The combination of rotational delivery with MLC allows for better tumor targeting and preservation of healthy tissue around the tumor compared to MLC alone. Other techniques, known as step-and-shoot or static techniques, aren’t as dynamic as VMAT and don’t conform as closely to the shape of the tumor.
VMAT is better at sparing healthy tissue from radiation than traditional IMRT and other forms of radiation therapy.
VMAT also takes less time to deliver than traditional IMRT, which reduces the likelihood of patient movement. When a patient moves during radiation therapy the beam of radiation can miss the tumor target and end up hitting healthy tissue.
The reduced delivery time makes the radiation therapy process easier and less stressful on patients. For example, traditional IMRT may take eight to 12 minutes of actual delivery time, while VMAT may take as few as two minutes.
Studies involving VMAT in pleural mesothelioma patients have proven the therapy to be safe and effective. It works well as a form of follow-up therapy after surgery because of its accuracy and ability to provide a relatively low dose of radiation to the thoracic cavity.
VMAT is a relatively new, cutting-edge form of radiation therapy, and that means not every hospital and cancer center have the equipment to offer this therapy.
Some renowned mesothelioma cancer centers that offer VMAT include:
Developing a treatment plan for a mesothelioma patient undergoing IMRT requires the use of data from 3D CT scans and MRIs in addition to computer-calculated radiation doses. Those help determine the level of radiation that best suits the shape of the tumor. Beams are projected from multiple directions to customize the dose and each of these beams is controlled to emit only small, regulated amounts of radiation.
An important benefit of this form of intensity modulation is that the ratio between the dose received by the tumor and the dose received by healthy tissue is significantly reduced. That means higher doses can be applied to the tumor with less chance of normal tissue damage, leading to a patient experiencing fewer severe side effects.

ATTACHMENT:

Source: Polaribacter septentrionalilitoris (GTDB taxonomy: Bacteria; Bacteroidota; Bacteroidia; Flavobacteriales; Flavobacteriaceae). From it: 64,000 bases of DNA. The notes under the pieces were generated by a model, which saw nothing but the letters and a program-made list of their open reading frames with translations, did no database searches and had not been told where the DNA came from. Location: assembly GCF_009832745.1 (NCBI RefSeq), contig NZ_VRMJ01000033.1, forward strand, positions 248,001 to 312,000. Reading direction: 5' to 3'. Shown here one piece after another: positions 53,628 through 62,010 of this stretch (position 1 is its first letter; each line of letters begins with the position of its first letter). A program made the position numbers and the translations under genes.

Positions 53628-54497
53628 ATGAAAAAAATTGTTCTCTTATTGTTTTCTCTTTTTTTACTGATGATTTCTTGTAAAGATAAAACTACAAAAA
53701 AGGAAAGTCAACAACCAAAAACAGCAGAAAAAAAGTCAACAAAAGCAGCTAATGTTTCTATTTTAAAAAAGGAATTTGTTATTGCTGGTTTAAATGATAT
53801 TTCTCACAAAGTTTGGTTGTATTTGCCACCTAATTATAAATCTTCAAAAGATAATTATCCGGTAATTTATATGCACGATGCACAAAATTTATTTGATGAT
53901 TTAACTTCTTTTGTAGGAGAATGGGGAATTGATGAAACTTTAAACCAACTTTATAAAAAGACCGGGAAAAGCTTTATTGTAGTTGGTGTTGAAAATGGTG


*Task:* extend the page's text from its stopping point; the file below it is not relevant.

However, it is still possible for patients undergoing IMRT to experience adverse reactions. One of the most severe forms of toxicity is fatal pneumonitis. This is a condition in which the lungs become inflamed. At its most extreme, it can cause irreversible lung damage by making tissue that lines air sacs inside the lung unable to stretch during breathing. As the condition worsens, it can result in heart failure, respiratory failure and death.
Research has shown that using the standard parameter for radiation dose calculation known as V20 (the volume of the lung that will receive 20 Gy or more) is not enough to prevent the patient from receiving too high a dose and developing pneumonitis. To lessen the risk, the radiation oncologist must also consider the Mean (average) Lung Dose and V5 (the volume of lung that will receive 5 Gy or more) to determine just how high a dose a patient can tolerate without serious side effects.
Karen Selby joined Asbestos.com in 2009. She is a registered nurse with a background in oncology and thoracic surgery and was the director of a tissue bank before becoming a Patient Advocate at The Mesothelioma Center. Karen has assisted surgeons with thoracic surgeries such as lung resections, lung transplants, pneumonectomies, pleurectomies and wedge resections. She is also a member of the Academy of Oncology Nurse & Patient Navigators.